3 items from 2013
News Glen Chapman 12 Apr 2013 - 06:14
Charlie Hunnam has quietly been building quite the career for himself and has certainly come a long way since Byker Grove and Queer As Folk. Most famous for his turn as Jax Teller in the excellent Sons Of Anarchy, he has to this point appeared in some quality films, but it might just be his lead role in Guillermo del Toro's Pacific Rim that proves to be his star-making moment.
It's seemingly no secret that Warner Bros is pleased with Pacific Rim, and it's shaping up to be one of the highlights of a rather impressive line up of summer cinema. It would also appear that the studio has further plans for the actors, as his likeness is being used in conceptual art for a rather big »
Without a doubt Sons of Anarchy is one of the most intelligently written TV shows on the air today and has amassed itself quite the following since first appearing on the small screen back in 2008. In its five year run (so far) it has surpassed classic Fox shows such as The Shield, Nip/Tuck and Rescue Me outperforming them all by its third season.
Set in the small rural town of Charming, Sons of Anarchy tells the tale of the local motorcycle gang and is told from the point of view of the Teller-Morrow family as well as other members of Samcro (Sons of Anarchy Redwood Original Motorcycle Club) and its rival gangs. At every turn the gun running, drug muling bad ass bikers are undermined by the local law enforcement as well as meddling Federal agencies who are determined to bring the club down once and for all.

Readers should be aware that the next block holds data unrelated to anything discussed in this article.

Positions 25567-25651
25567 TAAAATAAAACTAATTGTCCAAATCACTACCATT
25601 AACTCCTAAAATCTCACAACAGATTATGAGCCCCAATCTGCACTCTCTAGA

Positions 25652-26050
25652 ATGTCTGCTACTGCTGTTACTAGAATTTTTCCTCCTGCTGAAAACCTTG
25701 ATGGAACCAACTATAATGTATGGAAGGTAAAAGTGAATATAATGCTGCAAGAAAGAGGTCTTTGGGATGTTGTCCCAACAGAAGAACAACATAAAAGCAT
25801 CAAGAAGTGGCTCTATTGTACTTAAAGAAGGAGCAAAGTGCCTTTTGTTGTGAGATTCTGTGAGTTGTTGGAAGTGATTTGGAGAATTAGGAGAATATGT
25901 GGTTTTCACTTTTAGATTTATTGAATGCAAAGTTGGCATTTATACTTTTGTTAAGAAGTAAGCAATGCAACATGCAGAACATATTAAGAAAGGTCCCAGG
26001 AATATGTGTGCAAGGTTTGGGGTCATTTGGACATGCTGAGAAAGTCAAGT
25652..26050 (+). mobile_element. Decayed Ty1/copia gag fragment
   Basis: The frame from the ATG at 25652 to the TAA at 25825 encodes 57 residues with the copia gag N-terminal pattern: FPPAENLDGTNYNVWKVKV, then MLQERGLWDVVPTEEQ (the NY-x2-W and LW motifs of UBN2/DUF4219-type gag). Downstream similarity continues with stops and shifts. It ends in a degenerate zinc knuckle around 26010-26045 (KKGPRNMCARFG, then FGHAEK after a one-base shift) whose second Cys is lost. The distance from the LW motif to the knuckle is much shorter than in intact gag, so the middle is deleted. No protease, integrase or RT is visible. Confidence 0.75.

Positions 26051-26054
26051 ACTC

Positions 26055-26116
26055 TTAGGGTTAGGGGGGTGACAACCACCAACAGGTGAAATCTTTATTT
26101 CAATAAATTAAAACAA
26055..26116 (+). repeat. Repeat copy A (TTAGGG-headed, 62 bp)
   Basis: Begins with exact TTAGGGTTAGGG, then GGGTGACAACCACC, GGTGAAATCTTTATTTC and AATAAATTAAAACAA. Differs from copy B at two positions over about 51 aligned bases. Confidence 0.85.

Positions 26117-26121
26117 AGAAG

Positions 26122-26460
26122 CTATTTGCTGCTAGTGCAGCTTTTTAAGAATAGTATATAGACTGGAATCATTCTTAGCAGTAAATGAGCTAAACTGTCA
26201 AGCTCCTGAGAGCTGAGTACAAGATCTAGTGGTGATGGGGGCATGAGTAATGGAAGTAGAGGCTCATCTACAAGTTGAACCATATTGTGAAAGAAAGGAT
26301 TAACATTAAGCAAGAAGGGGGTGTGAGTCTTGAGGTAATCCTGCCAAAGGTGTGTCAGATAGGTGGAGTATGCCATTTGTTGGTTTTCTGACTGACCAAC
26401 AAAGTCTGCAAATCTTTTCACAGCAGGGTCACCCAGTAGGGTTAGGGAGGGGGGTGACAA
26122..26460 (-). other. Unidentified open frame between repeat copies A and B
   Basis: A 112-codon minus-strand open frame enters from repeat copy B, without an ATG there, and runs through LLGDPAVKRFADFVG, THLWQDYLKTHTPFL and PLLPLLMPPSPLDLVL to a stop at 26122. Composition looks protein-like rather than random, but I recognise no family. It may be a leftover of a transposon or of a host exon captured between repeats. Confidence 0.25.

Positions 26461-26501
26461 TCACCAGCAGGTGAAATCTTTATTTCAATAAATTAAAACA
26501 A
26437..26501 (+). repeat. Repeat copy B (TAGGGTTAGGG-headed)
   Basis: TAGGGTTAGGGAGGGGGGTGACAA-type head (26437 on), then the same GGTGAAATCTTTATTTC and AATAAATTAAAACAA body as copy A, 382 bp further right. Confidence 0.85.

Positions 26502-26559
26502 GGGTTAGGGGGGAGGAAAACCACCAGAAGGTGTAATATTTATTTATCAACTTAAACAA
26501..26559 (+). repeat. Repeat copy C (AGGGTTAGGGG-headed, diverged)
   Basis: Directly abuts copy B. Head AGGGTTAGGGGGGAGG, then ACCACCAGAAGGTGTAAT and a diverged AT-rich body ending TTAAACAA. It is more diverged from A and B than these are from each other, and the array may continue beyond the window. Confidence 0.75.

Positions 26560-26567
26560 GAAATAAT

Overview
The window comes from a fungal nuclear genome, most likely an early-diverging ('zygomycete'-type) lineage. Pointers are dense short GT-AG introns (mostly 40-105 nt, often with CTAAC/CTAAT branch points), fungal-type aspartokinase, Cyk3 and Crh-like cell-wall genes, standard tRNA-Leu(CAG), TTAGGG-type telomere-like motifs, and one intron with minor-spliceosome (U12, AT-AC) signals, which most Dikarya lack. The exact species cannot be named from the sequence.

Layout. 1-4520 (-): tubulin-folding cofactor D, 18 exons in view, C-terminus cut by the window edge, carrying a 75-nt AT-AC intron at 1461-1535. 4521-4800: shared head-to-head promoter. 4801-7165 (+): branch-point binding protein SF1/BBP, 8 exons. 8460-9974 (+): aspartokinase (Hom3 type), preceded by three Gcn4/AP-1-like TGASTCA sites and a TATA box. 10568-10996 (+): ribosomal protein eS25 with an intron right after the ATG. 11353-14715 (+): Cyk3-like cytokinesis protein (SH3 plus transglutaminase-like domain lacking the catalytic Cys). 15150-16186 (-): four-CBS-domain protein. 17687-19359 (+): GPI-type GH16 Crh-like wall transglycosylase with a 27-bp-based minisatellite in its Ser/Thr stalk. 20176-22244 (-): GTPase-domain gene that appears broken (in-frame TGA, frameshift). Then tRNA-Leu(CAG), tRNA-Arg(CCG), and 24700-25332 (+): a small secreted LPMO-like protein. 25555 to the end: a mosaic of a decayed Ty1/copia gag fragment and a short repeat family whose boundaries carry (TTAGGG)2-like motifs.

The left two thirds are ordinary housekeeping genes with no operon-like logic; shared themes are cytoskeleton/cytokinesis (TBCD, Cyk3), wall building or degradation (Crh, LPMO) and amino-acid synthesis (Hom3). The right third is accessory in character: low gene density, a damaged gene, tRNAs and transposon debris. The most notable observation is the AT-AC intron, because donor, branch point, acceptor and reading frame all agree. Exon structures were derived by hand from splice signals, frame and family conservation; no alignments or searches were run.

- Matt Aspin
I had no idea going into the new Netflix original series "House of Cards" it was only the first season. I assumed, since the BBC original it was based on was only twelve episodes long, and the fact it was based on Michael Dobbs' 1989 novel, a 13-episode arc would cover the entirety of the story. So, as the minutes ticked away in the final episode I kept thinking to myself, "How are they going to wrap this up in the next ten... nine... eight... seven minutes?" The answer, obviously, is they didn't and I'd be lying if the result wasn't a bit of a letdown as the drama in the latter moments wasn't as intriguing as the political back-stabbing that led up to it, but the overall enjoyment level was quite high regardless. Involving the dirty dealings of backroom politics, the series was developed by playwright Beau Willimon ("The Ides of March »
- Brad Brevet
3 items from 2013
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